FDR: Raw Deal

By Lewis J. Goldberg
web posted January 10, 2000

In every 'whatever' of-the-century poll you see in the newspapers and on the Internet appears FDR, usually in the top five of such individuals. Lovers of freedom must ask themselves 'why?' He is oft cited as making a lasting impact on the nation; saving America from the clutches of economic depression and defending democracy against totalitarianism. He is lauded for creating Social Security and for 'keeping America working' with his great public works projects. Was he really a great president, or just in the right place at the right time?

If one defines greatness by how many Soviet-style social programs one can implement during their presidency, then FDR certainly qualifies. He did more to subvert the Constitution than any president up to his time, proving that a popular office-holder can implement dictator-like decisions without question from the electorate. His power grew with each successive reelection. So terrifying were his capabilities that a supermajority of States voted in favor of a constitutional amendment limiting the presidency to two terms. Were FDR so wonderful, the amendment would have failed, yet today's sycophantic media swine fawn over FDR as fervently as those who reported the 'official' news back in the 30's and 40's, never letting on that when the States were given the opportunity to give a confidence vote to another 'FDR,' they overwhelmingly said, 'No way!'

In the many years FDR had in office prior to our involvement in WWII, little headway was made against the tide of depression. The 'Great Depression' was just as bad, if not worse, on Dec. 7, 1941 as it was when he took the oath in January, 1933. Only his professed caring for the old, the 'working man,' and the children got him reelected time and time again. His administration operated under the philosophy of "if one thing doesn't work, try another; but above all, try something." Of all the 'somethings' he tried, he never tried getting the government out of the people's wallet. He never tried getting out of the way of progress. He never tried letting business take care of business. He never trusted the people or the American system of capitalism. Sound familiar?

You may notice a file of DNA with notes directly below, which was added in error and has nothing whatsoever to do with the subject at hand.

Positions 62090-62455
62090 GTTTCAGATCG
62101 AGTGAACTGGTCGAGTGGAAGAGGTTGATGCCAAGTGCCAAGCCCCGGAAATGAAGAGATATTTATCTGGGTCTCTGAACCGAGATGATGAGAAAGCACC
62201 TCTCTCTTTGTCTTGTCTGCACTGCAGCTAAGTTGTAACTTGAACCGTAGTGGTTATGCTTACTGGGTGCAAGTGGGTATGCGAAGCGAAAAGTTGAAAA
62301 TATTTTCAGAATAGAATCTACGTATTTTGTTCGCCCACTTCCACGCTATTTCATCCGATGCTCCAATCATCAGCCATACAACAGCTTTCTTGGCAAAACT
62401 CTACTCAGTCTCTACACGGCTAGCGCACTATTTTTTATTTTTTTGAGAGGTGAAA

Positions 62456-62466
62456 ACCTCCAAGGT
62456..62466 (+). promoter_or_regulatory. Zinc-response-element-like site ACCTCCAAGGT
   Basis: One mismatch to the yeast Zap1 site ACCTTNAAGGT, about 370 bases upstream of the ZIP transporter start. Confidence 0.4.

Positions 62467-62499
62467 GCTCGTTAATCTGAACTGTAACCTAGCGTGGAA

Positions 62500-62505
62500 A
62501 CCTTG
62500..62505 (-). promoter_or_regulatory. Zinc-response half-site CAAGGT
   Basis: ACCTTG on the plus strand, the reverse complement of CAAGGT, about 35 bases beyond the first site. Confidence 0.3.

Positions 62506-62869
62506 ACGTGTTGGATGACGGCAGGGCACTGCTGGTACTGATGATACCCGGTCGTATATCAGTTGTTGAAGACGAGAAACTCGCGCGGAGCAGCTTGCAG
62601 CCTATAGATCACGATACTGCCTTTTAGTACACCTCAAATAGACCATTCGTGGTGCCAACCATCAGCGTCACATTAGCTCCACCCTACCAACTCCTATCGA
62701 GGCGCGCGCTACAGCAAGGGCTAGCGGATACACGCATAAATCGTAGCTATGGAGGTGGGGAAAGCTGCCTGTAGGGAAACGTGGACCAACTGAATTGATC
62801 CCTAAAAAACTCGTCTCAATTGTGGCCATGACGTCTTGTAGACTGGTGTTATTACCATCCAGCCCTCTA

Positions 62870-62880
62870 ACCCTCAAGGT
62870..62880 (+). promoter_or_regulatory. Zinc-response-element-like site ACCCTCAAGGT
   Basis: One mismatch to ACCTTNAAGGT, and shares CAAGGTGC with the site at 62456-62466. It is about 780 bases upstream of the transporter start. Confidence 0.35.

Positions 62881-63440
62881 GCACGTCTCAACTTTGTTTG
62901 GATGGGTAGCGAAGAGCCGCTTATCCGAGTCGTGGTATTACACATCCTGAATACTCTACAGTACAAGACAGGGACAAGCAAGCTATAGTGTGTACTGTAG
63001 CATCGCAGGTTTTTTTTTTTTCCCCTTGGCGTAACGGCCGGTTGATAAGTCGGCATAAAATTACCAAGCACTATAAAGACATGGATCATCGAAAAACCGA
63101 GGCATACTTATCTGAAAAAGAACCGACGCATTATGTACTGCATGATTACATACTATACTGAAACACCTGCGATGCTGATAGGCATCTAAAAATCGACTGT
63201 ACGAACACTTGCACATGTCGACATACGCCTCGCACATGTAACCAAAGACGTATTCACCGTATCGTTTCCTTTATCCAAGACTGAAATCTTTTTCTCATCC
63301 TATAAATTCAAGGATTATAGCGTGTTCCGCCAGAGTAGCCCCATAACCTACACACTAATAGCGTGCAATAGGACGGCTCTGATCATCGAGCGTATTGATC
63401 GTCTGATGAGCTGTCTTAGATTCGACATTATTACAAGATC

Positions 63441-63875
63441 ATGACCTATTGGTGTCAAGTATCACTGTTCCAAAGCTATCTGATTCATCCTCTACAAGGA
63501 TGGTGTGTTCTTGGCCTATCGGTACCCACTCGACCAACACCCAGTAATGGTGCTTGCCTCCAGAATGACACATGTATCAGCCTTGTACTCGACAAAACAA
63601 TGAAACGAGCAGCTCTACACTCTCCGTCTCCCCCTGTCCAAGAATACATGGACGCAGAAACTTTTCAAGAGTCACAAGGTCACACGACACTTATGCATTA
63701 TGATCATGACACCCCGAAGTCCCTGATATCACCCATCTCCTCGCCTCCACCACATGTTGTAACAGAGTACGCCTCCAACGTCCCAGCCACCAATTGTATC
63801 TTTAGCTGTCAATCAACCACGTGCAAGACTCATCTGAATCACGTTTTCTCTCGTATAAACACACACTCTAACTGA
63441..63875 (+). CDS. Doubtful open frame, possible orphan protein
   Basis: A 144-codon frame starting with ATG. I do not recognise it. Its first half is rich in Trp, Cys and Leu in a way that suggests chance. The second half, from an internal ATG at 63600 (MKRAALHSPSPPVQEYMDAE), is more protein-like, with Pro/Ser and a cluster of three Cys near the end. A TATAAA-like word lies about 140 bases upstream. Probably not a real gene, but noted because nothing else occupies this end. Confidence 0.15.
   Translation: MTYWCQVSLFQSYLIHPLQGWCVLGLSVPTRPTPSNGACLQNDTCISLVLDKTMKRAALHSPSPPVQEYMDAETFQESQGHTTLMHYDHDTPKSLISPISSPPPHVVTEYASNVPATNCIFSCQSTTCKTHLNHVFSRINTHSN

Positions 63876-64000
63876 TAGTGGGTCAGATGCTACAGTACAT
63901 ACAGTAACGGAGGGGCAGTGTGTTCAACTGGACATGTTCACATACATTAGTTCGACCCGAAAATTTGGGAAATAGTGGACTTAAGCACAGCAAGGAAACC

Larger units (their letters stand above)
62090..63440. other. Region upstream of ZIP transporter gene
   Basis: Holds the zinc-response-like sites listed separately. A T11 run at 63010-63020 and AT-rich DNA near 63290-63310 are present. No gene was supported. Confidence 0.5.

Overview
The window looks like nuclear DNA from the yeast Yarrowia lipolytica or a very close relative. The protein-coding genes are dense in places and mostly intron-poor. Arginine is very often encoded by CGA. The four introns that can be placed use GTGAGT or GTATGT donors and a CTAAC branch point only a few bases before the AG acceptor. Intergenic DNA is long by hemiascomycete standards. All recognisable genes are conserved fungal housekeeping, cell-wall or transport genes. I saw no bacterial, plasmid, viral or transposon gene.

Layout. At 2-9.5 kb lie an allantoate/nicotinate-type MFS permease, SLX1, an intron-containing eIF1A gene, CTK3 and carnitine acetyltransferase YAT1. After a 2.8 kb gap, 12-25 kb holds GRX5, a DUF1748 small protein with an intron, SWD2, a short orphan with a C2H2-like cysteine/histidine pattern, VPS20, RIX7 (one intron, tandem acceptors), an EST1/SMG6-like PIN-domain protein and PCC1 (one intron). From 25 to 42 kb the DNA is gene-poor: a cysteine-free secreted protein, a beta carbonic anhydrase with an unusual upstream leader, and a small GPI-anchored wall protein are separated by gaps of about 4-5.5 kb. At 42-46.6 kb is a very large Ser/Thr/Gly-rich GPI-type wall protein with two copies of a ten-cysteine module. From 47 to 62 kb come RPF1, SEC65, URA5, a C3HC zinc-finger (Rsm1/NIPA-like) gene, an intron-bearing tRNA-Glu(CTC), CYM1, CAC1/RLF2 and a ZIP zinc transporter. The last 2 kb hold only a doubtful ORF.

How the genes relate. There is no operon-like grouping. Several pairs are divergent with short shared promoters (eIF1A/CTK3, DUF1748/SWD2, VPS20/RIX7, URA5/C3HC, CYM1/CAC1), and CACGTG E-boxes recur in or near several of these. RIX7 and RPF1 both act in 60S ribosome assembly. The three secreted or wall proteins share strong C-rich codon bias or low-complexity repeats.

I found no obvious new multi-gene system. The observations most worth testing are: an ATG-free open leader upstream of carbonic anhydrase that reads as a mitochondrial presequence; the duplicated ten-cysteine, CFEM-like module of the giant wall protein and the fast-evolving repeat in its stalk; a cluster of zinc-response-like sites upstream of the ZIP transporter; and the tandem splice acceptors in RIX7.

At Time Magazine's web site can be found the strongest condemnation of FDR imaginable. President Clinton has written a letter called Captain Courageous which stands as a tribute to FDR's achievements and testimony to Clinton's undying idolization for the man that gave 21st century America the 'Raw Deal.' Guilt by association is a powerful force, but perhaps not powerful enough to stop Clinton from riding FDR's ill-begotten legacy train. Clinton is admittedly obsessed with concern for his place in the history books, casting this letter not as an inspired complement to a man he admires, rather a patent attempt to fasten on to FDR's memory like a hungry tick in Spring-time.

While it can possibly be said that other men have manipulated and intimidated their way into the Oval Office, Clinton is certainly the first to do so that was not, at the core, a patriot. While FDR did do more to advance socialism in this country than anyone else, he cannot be accused of being 'anti-America.' However, like in a family, people tend to be more abusive to those they profess to love than to total strangers. FDR loved America, yet he stuck us with a social program that, as an issue, is divisive and destructive to politics second only to abortion. What will Clinton leave us as his 'legacy,' knowing that he is not a tenth the patriot that FDR was?

Lewis J. Goldberg is the web master of PlanetGoldberg and a contributor to Enter Stage Right.

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